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Cranbrook Estate

The Cranbrook Estate is a housing estate in Bethnal Green in the London Borough of Tower Hamlets, London, England and was designed by Francis Skinner, Douglas Bailey and an elder mentor, the Soviet émigré Berthold Lubetkin.[1]

Cranbrook Estate
Cranbrook Estate London E2.jpg
Cranbrook Estate from Roman Road
LocationBethnal Green, London Borough of Tower Hamlets, London, England
StatusComplete
Constructed1963
Governing
Body
Tower Hamlets Borough Council

Contents

LayoutEdit

Cranbrook Estate consists of six tower blocks in pairs in height order. The new Estate comprised two 15-storey blocks of 60 homes each, two 13-storey blocks of 52 homes each, two 11-storey blocks of 44 homes each and five four-storey blocks of 28 homes. With ancillary dwellings, there were 529 new homes in total with 43 bedsitter flats, 115 one-bedroom flats, 271 two-bedroom flats and 100 three-bed flats.[2]

HistoryEdit

The site, which is east of Bonner Street and north of Roman Road, was called Cranbrook after the central street. "Terraced houses, workshops, and one large factory were replaced by a figure of eight called Mace Street, which echoed the diagonals of the street pattern to the north."[3] The estate was designed by Soviet Russian architect Berthold Lubetkin, whom pioneered modernist design in Britain in the 1930s and was helped by Francis Skinner and Douglas Bailey,[4] with the Oxford House being an enduring presence during the area wide slum clearances and rebuilding including what would become the Cranbrook Estate as residents were rehoused into the new high rise flats.[5]

The six tower blocks were opened in 1963 and were named after towns and boroughs that Bethnal Green (but now Tower Hamlets) was, at the time, twinned with – Alzette, Mödling, Offenbach, Puteaux, St Gilles and Velletri. Tillburg House is also named after the City of Tilburg in the Netherlands, but is a low-rise building. [6]

Further development in the estate took place in the early 1990s, with a children playground and a community center designed by Pentarch architects on Mace Street which was built in 1993.[7]

 
The Globe Town Arch at the junction of Roman Road and Mace Street in 2015.

In 2005 it was proposed by Tower Hamlets Council to transfer ownership to the Swan Housing Association, as the council claimed it could not fund necessary repairs and refurbishment if the estate remained in council hands, but a campaign by Defend Council Housing and then MP George Galloway who claimed that housing associations existed ‘for their own corporate reasons and their own corporate benefits’, after the campaign, the opposition secured a 72 per cent against in a tenant vote.[8]

In 2009, local residents volunteered to set up the Cranbrook Community Food Garden. Once a children's playground that had fallen into disrepair, it was transformed into a community garden and began to grow fresh vegetables, the council also did not collect food waste from the estate, so the garden instead provided a bin outside for general food waste so it can help with the garden compost.[9]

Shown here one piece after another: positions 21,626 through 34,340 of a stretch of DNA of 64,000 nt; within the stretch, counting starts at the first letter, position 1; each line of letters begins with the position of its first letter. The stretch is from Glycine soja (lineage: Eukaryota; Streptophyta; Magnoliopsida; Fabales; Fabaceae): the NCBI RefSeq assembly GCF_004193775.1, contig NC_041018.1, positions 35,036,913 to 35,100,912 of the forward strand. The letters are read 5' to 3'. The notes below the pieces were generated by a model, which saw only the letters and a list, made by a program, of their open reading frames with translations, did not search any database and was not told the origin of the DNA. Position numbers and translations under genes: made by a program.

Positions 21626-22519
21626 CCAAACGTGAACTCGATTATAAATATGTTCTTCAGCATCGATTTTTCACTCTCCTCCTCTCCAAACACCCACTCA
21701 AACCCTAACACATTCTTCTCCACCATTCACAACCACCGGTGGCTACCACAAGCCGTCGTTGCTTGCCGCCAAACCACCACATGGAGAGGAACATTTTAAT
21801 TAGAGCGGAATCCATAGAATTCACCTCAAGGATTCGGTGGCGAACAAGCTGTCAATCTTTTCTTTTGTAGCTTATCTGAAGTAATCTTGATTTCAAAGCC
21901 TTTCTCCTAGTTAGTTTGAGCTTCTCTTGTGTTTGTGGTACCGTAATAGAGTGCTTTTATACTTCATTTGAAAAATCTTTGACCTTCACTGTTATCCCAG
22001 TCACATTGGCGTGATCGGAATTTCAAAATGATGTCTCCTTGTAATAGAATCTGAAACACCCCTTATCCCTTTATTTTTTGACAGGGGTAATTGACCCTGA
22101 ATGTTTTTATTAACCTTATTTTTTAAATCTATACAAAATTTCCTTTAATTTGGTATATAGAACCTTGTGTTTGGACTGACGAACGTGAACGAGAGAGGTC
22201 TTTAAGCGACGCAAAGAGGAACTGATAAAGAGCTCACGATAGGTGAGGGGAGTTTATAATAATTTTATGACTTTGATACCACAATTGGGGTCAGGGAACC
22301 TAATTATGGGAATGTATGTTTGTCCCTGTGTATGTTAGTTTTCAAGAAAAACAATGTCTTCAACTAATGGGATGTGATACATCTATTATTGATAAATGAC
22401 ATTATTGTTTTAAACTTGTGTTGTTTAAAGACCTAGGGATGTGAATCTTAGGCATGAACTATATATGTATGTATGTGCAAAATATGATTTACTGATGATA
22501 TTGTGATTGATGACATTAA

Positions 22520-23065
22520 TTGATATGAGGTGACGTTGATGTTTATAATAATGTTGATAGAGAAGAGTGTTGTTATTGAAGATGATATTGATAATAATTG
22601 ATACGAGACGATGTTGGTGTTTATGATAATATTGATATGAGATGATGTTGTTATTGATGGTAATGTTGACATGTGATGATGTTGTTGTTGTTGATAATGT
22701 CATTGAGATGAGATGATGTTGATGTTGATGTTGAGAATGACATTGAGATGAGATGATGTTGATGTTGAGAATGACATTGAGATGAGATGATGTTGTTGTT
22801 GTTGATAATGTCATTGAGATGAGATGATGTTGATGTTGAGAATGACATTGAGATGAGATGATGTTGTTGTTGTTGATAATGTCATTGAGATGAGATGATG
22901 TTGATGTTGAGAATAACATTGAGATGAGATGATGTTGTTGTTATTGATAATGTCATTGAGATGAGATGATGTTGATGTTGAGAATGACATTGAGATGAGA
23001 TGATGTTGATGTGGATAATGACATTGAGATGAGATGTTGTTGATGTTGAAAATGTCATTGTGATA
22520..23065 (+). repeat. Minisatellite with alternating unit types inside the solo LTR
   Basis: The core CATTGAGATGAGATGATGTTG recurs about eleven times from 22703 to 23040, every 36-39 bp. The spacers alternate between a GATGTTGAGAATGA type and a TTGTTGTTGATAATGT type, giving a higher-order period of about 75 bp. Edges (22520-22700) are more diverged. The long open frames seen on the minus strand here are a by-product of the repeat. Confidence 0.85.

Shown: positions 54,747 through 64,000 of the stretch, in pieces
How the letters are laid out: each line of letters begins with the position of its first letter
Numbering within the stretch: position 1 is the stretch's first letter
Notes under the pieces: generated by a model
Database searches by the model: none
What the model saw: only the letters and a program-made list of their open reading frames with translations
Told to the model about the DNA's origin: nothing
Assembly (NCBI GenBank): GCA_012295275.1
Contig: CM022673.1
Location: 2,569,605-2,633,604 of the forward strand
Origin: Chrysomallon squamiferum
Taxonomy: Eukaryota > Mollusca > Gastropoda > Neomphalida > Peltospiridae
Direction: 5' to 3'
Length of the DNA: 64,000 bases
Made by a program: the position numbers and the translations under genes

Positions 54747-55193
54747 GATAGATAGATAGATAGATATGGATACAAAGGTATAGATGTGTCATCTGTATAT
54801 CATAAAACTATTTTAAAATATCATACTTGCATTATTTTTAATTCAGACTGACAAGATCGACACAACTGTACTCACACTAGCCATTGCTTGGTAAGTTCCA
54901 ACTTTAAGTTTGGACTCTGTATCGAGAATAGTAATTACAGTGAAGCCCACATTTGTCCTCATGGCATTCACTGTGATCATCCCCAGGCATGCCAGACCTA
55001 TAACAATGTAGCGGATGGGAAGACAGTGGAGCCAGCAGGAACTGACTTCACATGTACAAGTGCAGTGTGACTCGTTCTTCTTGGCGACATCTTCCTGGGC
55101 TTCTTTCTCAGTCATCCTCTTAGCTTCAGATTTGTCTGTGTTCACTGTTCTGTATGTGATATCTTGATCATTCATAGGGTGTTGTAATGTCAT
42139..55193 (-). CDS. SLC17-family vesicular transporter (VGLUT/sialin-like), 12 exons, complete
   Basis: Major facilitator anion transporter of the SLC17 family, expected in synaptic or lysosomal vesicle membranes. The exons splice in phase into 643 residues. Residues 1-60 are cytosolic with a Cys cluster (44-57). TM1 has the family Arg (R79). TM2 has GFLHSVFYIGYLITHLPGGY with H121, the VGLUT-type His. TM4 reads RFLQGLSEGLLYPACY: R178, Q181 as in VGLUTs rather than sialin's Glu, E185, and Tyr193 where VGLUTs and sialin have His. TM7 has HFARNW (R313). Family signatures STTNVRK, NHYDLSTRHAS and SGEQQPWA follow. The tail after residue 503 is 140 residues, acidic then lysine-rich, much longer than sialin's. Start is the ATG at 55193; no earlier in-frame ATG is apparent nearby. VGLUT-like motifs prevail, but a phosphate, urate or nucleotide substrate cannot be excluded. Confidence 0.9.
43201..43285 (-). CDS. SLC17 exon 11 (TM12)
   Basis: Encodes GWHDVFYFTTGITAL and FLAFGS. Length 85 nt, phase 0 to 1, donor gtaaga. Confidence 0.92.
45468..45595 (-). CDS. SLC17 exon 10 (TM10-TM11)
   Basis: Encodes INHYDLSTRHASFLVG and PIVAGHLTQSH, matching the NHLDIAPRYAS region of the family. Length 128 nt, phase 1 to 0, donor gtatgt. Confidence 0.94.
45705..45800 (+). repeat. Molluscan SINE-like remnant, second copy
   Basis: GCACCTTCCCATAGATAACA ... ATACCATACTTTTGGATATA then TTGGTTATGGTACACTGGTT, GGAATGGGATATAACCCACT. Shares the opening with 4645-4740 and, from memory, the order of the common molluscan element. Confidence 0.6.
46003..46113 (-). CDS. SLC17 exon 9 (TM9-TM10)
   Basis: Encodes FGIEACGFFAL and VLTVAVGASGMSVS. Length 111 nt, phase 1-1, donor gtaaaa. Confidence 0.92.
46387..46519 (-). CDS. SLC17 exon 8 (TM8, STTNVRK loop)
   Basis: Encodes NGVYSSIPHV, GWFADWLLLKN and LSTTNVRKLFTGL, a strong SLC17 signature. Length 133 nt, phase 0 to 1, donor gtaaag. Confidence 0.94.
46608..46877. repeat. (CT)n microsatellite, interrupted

In June 2017, after the Grenfell Tower fire, further fire risk assessments on the high-rise buildings in the estate were conducted and the tower blocks deemed to be a 'high/substantial fire risk'. Further fire safety advice had been given to residents "to prevent a fire in the home" and reassurance has been given that they "are safe to remain in their homes". Mayor John Biggs said however, the recommendations for changes it had received "were not unmanageable".[10]

ArtEdit

 
The Blind Beggar and His Dog in 2015

The Blind Beggar and His Dog is a bronze statue first displayed in 1958 by the sculptor Elisabeth Frink. It stands in the enclosed garden of Tate House, a residential development for the elderly.[11] It was first sited on Roman Road, from where it can still be seen, but was moved to its intended, inside the Tate Garden in 1963 and was given a Grade II* heritage listing in 1998.[12]

ReferencesEdit

  1. ^ 'Where will we live? James Meek writes about the housing crisis', London Review of Books: Vol. 36 No. 1 · 9 January 2014, pp. 7–16. Retrieved on 2013-01-06.
  2. ^ https://romanroadlondon.com/cranbrook-estate-history/
  3. ^ 'Bethnal Green: Building and Social Conditions after 1945 Social and Cultural Activities', A History of the County of Middlesex: Volume 11: Stepney, Bethnal Green (1998), pp. 135–147. Retrieved on 2010-03-19.
  4. ^ https://romanroadlondon.com/cranbrook-estate-history/
  5. ^ https://www.oxfordhouse.org.uk/post-war-regeneration/
  6. ^ 'Bethnal Green in Focus' Retrieved on 2014-12-17.
  7. ^ http://www.londongardensonline.org.uk/gardens-online-record.php?ID=THM015a
  8. ^ https://municipaldreams.wordpress.com/2014/04/15/the-cranbrook-estate-bethnal-green/
  9. ^ https://romanroadlondon.com/cranbrook-community-food-garden-globe-town/
  10. ^ 'London fire: Fire safety risk inspections pointless, says expert' Retrieved on 2017-06-28.
  11. ^ England, Historic. "BLIND BEGGAR AND HIS DOG CRANBROOK ESTATE, Tower Hamlets – 1031598- Historic England". historicengland.org.uk.
  12. ^ http://hidden-london.com/nuggets/blind-beggar-and-his-dog/

External linksEdit